This course is delivered in a hybrid model with on-ground elements delivered in person over a series of weekends. Alternate models for the completion of your SEI endorsement are available. Please contact the Program Director for more information.

Co-requisite (0 credits): ED 6507G – Pre-Practicum Field-Based Experience III

Students will undertake the gradual assumption of full teaching responsibilities in a middle- or secondary-level classroom under the guidance of a Supervising Practitioner and a Program Supervisor. Students must complete at least 200 hours of full teaching responsibility and another 100 hours observing and/or assessing. Students must have a passing score on all required Massachusetts Tests for Educator Licensure (MTEL) exams, completed all graduate education coursework, and a minimum 3.0 overall GPA before starting the practicum.

Co-requisite (0 credits): ED 6510G – Practicum Seminar

This course introduces students to research and best practices applying reading, writing, speaking and listening strategies to enhance discipline-based learning outcomes, grades 6-12. Concepts related to College and Career Readiness and the Common Core Literacy Standards for grades 6-12 content areas provide the foundation for the knowledge, skills, and understanding in the course. General and discipline-speci  fic elements of literacy, including vocabulary acquisition, speaking and listening in collaborative group and public presentation settings, reading and comprehending complex texts and multiple texts, genres, and formats, writing to learn and writing for audiences, comprise key areas of study. Students engage with scholarly and practice-oriented readings, web-based materials, case studies, model lessons, units, and programs. Finally, students demonstrate the application of contemporary literacy standards and practices in the content areas through class exercises, assignments, and projects and in lessons and units of study intended for use in middle and high school classrooms.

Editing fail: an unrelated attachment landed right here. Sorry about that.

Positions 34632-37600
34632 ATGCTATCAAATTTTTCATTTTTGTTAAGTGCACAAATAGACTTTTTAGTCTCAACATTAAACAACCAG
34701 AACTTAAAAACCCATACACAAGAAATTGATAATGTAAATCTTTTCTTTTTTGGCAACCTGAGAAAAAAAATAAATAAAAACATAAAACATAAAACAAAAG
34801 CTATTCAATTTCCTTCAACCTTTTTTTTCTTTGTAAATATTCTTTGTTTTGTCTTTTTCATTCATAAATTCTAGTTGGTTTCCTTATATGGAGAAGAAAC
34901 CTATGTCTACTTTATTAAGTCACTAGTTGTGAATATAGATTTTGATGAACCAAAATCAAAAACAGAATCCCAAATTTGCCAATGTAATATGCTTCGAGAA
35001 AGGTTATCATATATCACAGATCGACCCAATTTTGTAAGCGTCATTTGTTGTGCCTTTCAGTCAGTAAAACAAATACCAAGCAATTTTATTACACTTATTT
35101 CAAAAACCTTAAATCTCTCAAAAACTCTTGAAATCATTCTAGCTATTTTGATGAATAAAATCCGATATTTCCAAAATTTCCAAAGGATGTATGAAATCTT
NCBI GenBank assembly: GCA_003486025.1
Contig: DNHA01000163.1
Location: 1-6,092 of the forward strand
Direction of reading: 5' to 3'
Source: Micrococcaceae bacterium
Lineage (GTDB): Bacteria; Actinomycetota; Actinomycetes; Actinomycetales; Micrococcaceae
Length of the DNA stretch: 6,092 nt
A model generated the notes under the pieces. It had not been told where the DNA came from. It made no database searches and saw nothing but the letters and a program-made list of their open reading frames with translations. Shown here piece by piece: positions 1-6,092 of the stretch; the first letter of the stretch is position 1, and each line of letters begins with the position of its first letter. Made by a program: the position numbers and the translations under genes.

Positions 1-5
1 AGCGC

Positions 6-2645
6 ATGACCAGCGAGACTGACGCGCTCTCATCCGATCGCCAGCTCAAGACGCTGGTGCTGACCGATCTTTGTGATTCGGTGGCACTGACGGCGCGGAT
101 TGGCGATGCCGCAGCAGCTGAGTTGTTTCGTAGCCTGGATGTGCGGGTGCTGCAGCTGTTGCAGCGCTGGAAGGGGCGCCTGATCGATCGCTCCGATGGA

Co-requisite (0 credits): ED 6505G – Pre-Practicum Field-Based Experience II

This course will integrate the theory and practice of curriculum theory, design, and implementation. The course will be aligned with the appropriate Professional Standards for Teachers (PST) and Subject Matter Knowledge (SMK). The course will provide an overview of the history of curriculum in the United States with a focus on the current standards movement, an introduction to select international curriculum, and an in-depth exploration of various curriculum designs and practices such as Understanding by Design (UBD), interdisciplinary curriculum, Social-Emotional Curriculum, Sheltered English Immersion, Differentiated Instruction, Universal Design, Response to Intervention, Blended Learning and Expeditionary Learning and Curriculum Mapping. Students will have the opportunity to develop a definition of curriculum and comprehend the factors that drive curriculum change, to compare and contrast various curriculum designs, and develop curriculum units following the tenets of UBD and Rigorous Curriculum Design. Students will also become familiar with the process of selecting curriculum.